Is all hashish the identical? How do its variations influence us? – The Echo

Nimbin Mardi Grass 2017. Photo Tree Fairy

Would you like to learn more about the cannabinoids you use? Researchers at Monash University are trying to answer the questions “Is cannabis the same?” and ‘How do its variations affect us?’ and they reach out to the Northern Rivers community for answers.

“We wanted to focus on the Northern Rivers region, whose cannabinoid profiles are more diverse than in the big cities,” says Yann Chye, research associate on the Cannabis Components Research team.

Lead researcher Professor Murat Yücel says: “We know that cannabis is an enormously diverse plant. It contains hundreds of chemical compounds known as cannabinoids. However, we don’t know much about how they affect us. ‘

Using state-of-the-art high performance liquid chromatography (HPLC-UV), they hope to quantify the levels of cannabinoids in the cannabis that participants regularly smoke and see if various cannabinoids interact with participants’ wellbeing.

Early data illustrates the breadth of cannabinoids present in cannabis. This very profile underscores the importance of taking into account the diverse properties of the cannabis plant rather than minimizing its variance by assuming that all cannabis is the same.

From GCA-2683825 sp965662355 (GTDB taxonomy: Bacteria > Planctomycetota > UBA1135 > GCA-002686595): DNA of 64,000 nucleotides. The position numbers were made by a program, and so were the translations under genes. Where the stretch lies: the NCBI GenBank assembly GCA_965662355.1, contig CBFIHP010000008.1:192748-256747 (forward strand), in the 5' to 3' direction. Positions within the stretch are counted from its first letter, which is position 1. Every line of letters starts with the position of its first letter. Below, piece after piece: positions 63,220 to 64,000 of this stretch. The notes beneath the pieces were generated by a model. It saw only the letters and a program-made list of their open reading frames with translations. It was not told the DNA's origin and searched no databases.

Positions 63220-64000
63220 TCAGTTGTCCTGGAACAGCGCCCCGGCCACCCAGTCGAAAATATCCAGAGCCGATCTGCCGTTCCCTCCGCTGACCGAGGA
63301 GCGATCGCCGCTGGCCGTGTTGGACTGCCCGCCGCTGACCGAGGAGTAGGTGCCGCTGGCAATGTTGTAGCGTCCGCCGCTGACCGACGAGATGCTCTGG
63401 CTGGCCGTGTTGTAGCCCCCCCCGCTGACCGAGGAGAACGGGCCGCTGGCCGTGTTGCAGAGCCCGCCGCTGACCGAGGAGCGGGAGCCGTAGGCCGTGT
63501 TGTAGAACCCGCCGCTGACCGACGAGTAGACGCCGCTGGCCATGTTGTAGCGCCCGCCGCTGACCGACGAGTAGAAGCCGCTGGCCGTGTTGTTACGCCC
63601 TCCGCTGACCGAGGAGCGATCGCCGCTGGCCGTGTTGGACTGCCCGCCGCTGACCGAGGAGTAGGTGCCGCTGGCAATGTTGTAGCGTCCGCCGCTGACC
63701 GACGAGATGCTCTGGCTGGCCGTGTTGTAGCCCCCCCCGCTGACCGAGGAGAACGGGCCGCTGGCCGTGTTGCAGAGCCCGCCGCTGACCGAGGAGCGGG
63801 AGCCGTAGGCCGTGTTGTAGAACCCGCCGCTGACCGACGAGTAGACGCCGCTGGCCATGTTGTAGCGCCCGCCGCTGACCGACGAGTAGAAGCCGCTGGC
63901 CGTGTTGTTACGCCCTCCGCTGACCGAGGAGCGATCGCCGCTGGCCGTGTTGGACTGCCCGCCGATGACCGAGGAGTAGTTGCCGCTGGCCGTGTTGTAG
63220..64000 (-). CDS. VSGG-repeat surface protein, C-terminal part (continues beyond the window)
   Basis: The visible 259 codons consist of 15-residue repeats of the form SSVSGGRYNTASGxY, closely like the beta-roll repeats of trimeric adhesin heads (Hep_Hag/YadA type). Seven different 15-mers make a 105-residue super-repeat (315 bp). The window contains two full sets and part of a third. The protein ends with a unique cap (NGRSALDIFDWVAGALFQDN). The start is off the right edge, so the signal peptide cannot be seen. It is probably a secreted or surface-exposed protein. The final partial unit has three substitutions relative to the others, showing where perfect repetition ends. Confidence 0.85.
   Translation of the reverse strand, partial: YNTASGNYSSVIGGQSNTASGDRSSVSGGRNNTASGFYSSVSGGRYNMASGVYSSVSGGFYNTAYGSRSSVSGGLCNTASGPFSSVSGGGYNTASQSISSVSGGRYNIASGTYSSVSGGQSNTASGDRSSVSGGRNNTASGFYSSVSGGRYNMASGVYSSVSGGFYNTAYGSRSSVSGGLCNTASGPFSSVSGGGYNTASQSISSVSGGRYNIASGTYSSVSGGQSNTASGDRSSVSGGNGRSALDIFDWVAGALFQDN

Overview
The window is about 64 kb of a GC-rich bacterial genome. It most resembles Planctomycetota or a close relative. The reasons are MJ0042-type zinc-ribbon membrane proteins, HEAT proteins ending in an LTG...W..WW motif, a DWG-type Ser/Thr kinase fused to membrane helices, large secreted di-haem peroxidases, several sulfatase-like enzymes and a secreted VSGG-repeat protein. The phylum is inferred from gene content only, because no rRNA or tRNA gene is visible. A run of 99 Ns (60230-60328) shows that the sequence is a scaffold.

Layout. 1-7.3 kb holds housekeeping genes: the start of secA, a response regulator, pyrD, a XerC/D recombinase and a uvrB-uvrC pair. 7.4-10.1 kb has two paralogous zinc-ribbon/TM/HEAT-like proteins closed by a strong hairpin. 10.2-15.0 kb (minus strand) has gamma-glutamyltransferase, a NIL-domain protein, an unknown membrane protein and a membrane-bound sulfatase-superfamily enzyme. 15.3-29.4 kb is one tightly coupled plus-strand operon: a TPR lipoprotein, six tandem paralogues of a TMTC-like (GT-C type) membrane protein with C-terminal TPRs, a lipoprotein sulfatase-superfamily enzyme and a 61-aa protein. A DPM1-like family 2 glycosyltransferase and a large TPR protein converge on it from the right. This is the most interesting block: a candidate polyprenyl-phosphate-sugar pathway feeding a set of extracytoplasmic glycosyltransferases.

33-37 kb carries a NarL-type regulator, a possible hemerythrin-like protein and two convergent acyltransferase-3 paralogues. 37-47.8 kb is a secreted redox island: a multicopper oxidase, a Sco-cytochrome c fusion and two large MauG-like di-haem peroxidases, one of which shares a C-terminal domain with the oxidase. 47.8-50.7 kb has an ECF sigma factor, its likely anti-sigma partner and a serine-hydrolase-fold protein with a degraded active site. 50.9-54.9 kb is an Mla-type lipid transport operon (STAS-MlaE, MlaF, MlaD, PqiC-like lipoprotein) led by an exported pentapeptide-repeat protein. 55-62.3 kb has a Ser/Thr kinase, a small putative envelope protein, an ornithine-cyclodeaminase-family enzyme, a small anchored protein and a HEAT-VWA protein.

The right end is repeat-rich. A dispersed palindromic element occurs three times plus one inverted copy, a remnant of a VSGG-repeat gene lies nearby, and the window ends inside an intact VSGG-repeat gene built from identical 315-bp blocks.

Despite COVID restrictions, the Melbourne-based study team continued to work with the community and use the Zoom video calling software to conduct all of the assessments.

“We didn’t want to leave this incredible community when we faced COVID hurdles. For so many people, the effects of cannabis are life changing, for better or for worse. Hearing these stories and relating people’s experiences to what they consume is really exciting and meaningful work, ”says Yann Chye.

The research team has now analyzed 29 samples and interviewed over 30 participants, but significantly more participants are needed for this.

They encourage community members from the Northern Rivers area – both cannabis users (who smoke cannabis more than 3 days a week) and non-users to participate in the study.

The participants complete three online interviews over a period of five months and are remunerated for their time. Cannabis users are also asked to provide 3 x 0.5 gram samples of the cannabis they have consumed over the five month period. In return, they receive a cannabinoid profile from each sample.

Go to tiny.one/cannabis-components to register your interest or contact the research team on 0414 202 371 or [email protected]

Spread the word! It is time for this research to be done!